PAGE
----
Those four words “as we understand God” are, for many people, including me, the most important words in the entire 12 Steps. And please keep in mind the fact that I recently co-authored a book about the steps and how to work them. Without these four words, it is likely that I (and countless others) would have walked away from the recovery I desperately needed. But with those four words, I (and countless others) stuck around.
In time, I developed an understanding of my Higher Power. That Higher Power does not match anything espoused by any established religion or spiritual practice. Nor is it static. In the beginning, I went with a version of “The Force” from Star Wars, where there is something physical that connects us to others and others to us. For example, if you’re in a small boat on a lake and I toss a giant rock into that lake, that rock will create waves that will rock the boat you’re in – and vice versa if it’s you who tosses the rock. And yes, I know that version of Higher Power does not provide much to grasp onto, but it was all I could handle in the early stages of recovery.
Eventually, I was told that if I was open-minded about my recovery, I was likely to find a Higher Power that works for me. Around that same time, a close friend shared the words a priest had once shared with him when he joined a church in which he felt loved, comforted, and connected. The priest said:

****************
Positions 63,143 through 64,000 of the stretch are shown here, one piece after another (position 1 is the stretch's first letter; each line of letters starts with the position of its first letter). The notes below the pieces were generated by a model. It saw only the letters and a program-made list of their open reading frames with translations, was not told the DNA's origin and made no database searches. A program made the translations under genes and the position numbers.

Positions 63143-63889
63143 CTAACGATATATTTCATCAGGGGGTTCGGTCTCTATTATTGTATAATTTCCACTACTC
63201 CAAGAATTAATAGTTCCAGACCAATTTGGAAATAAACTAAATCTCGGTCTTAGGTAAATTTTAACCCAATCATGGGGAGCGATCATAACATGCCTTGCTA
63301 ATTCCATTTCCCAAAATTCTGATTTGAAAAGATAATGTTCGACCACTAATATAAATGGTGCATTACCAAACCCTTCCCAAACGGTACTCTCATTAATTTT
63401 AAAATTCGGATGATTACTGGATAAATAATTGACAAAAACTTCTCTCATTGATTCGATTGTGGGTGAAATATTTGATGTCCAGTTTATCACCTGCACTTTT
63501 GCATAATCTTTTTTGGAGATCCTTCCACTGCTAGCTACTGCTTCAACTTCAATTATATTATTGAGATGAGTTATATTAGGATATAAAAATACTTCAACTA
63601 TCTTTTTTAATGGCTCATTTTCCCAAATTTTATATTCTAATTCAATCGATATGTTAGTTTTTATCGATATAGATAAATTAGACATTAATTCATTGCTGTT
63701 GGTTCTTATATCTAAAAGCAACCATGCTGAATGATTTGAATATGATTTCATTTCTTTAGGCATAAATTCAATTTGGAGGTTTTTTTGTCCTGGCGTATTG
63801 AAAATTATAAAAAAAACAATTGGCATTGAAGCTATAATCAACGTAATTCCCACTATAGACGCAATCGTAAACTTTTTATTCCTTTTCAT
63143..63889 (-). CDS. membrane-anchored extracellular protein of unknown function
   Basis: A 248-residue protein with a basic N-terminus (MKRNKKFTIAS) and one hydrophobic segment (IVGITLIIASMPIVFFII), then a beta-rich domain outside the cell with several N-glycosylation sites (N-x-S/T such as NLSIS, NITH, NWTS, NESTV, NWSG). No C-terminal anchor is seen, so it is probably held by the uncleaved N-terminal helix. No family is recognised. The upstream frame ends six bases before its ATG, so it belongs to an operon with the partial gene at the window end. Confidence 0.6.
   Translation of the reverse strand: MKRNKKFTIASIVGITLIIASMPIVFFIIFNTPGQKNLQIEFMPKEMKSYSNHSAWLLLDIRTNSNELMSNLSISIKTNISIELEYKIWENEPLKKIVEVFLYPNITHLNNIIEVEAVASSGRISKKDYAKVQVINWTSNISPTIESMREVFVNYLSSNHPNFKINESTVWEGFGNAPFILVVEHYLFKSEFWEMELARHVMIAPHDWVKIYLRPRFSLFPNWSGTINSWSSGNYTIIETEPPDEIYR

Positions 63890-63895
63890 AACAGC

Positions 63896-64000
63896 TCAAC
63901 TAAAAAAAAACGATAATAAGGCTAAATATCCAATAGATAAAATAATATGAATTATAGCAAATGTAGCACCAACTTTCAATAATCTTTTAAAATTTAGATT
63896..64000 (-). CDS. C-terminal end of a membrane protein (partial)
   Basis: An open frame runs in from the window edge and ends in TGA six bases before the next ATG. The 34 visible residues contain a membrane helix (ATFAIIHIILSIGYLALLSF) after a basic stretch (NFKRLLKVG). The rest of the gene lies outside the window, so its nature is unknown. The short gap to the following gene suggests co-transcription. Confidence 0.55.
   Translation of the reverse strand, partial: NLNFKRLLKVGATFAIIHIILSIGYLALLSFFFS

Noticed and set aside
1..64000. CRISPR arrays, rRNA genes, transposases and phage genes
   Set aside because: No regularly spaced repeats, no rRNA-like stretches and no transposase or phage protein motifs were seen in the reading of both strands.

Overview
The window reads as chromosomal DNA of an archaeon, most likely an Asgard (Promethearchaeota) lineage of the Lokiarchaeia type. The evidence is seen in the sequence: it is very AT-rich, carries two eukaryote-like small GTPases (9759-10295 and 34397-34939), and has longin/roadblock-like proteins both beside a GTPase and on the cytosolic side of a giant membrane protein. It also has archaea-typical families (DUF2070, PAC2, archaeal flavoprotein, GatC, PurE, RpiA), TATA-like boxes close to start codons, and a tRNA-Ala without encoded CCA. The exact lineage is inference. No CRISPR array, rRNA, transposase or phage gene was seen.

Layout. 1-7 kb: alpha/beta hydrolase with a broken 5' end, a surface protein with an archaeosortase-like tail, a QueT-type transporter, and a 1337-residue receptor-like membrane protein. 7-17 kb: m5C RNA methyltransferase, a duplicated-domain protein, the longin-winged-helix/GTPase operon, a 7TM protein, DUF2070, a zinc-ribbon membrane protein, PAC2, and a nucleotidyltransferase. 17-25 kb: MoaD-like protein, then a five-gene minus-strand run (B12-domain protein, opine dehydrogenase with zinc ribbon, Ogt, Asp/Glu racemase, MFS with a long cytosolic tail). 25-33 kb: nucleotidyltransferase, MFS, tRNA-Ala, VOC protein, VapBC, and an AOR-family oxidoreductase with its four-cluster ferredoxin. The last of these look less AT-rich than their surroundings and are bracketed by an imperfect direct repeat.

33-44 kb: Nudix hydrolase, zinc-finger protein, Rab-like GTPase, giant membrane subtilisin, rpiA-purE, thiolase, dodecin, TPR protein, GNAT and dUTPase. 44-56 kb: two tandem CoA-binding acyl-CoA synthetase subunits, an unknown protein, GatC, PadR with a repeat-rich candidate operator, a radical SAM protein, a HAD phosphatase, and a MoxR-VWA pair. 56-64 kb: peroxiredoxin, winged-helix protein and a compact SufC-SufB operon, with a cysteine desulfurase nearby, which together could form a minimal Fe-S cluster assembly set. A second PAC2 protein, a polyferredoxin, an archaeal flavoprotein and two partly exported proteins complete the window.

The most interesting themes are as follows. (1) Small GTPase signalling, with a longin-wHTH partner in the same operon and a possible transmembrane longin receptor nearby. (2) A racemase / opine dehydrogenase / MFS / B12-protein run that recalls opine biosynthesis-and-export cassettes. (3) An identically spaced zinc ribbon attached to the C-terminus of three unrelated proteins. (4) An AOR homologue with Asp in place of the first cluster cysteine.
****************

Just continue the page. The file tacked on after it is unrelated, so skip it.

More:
I can tell you the formal history and theological reasoning behind everything we do here – lighting a candle when praying, crossing oneself, giving something up or taking something on at Lent – but I invite you to instead learn about these practices by doing them. Try a practice for a few days or a week and see what speaks to you about it. People have engaged in spiritual practices for centuries, so there’s likely something about them that you’ll find personally meaningful and helpful. Then, after trying it, if you want to talk about it or read up on it, we’ll chat. But consider trying it first.
Over time, I have done exactly that, finding a few things that work for me and plenty of others that don’t. I have also worked several exercises, some more than once, to get a better handle on who and what my Higher Power might be. My favorite of these exercises is to get a large sheet of artist’s paper and draw a giant circle on it. Then, inside the circle, I list or paste pictures depicting the traits I would most want in a friend and mentor – loving, forgiving, funny, etc. Outside the circle, I list or paste pictures depicting the traits I least want in a friend and mentor – judgmental, pushy, demeaning, etc. Then I cut away all the material outside the circle and ceremonially burn it. What remains, I find, is a perfect descriptor of my Higher Power.
And even that extremely personal and unique vision continues to change over time. I am continually exposed to new ideas or things happen in my life that alter my values and priorities. As my life changes, so does my spiritual connection. And for a recovering addict, that is perfectly OK. However it is that I understand my Higher Power at any given moment, that understanding fits perfectly into the framework of the 12 Steps and my needs in recovery.